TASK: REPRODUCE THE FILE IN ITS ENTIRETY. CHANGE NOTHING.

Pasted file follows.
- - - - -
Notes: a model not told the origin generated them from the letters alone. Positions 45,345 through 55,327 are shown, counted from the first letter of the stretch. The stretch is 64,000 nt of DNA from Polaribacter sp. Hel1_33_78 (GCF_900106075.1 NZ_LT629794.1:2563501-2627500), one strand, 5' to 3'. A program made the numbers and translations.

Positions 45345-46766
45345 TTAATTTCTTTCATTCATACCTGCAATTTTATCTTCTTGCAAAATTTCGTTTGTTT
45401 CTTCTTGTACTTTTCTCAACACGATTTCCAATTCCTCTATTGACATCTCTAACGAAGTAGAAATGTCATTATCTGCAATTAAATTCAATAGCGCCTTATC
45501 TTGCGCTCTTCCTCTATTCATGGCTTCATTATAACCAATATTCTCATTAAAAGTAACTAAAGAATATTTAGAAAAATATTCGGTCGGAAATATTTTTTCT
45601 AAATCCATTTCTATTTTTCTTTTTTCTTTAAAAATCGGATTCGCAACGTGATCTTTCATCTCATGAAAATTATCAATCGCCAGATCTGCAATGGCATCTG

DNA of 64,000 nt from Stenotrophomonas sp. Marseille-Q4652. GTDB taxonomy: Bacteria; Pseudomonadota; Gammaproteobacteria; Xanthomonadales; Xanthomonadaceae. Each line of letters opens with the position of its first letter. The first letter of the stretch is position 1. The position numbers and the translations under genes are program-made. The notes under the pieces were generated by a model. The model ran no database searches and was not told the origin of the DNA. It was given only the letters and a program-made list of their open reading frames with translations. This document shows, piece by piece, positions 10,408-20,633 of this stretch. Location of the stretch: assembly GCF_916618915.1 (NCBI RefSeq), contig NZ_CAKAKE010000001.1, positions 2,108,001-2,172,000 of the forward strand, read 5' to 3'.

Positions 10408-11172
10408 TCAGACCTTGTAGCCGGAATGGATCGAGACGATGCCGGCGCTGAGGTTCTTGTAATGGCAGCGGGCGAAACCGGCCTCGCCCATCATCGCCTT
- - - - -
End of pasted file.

Notes: a model not told the origin generated them from the letters alone. Positions 45,345 through 55,327 are shown, counted from the first letter of the stretch. The stretch is 64,000 nt of DNA from Polaribacter sp. Hel1_33_78 (GCF_900106075.1 NZ_LT629794.1:2563501-2627500), one strand, 5' to 3'. A program made the numbers and translations.

Positions 45345-46766
45345 TTAATTTCTTTCATTCATACCTGCAATTTTATCTTCTTGCAAAATTTCGTTTGTTT
45401 CTTCTTGTACTTTTCTCAACACGATTTCCAATTCCTCTATTGACATCTCTAACGAAGTAGAAATGTCATTATCTGCAATTAAATTCAATAGCGCCTTATC
45501 TTGCGCTCTTCCTCTATTCATGGCTTCATTATAACCAATATTCTCATTAAAAGTAACTAAAGAATATTTAGAAAAATATTCGGTCGGAAATATTTTTTCT
45601 AAATCCATTTCTATTTTTCTTTTTTCTTTAAAAATCGGATTCGCAACGTGATCTTTCATCTCATGAAAATTATCAATCGCCAGATCTGCAATGGCATCTG

DNA of 64,000 nt from Stenotrophomonas sp. Marseille-Q4652. GTDB taxonomy: Bacteria; Pseudomonadota; Gammaproteobacteria; Xanthomonadales; Xanthomonadaceae. Each line of letters opens with the position of its first letter. The first letter of the stretch is position 1. The position numbers and the translations under genes are program-made. The notes under the pieces were generated by a model. The model ran no database searches and was not told the origin of the DNA. It was given only the letters and a program-made list of their open reading frames with translations. This document shows, piece by piece, positions 10,408-20,633 of this stretch. Location of the stretch: assembly GCF_916618915.1 (NCBI RefSeq), contig NZ_CAKAKE010000001.1, positions 2,108,001-2,172,000 of the forward strand, read 5' to 3'.

Positions 10408-11172
10408 TCAGACCTTGTAGCCGGAATGGATCGAGACGATGCCGGCGCTGAGGTTCTTGTAATGGCAGCGGGCGAAACCGGCCTCGCCCATCATCGCCTT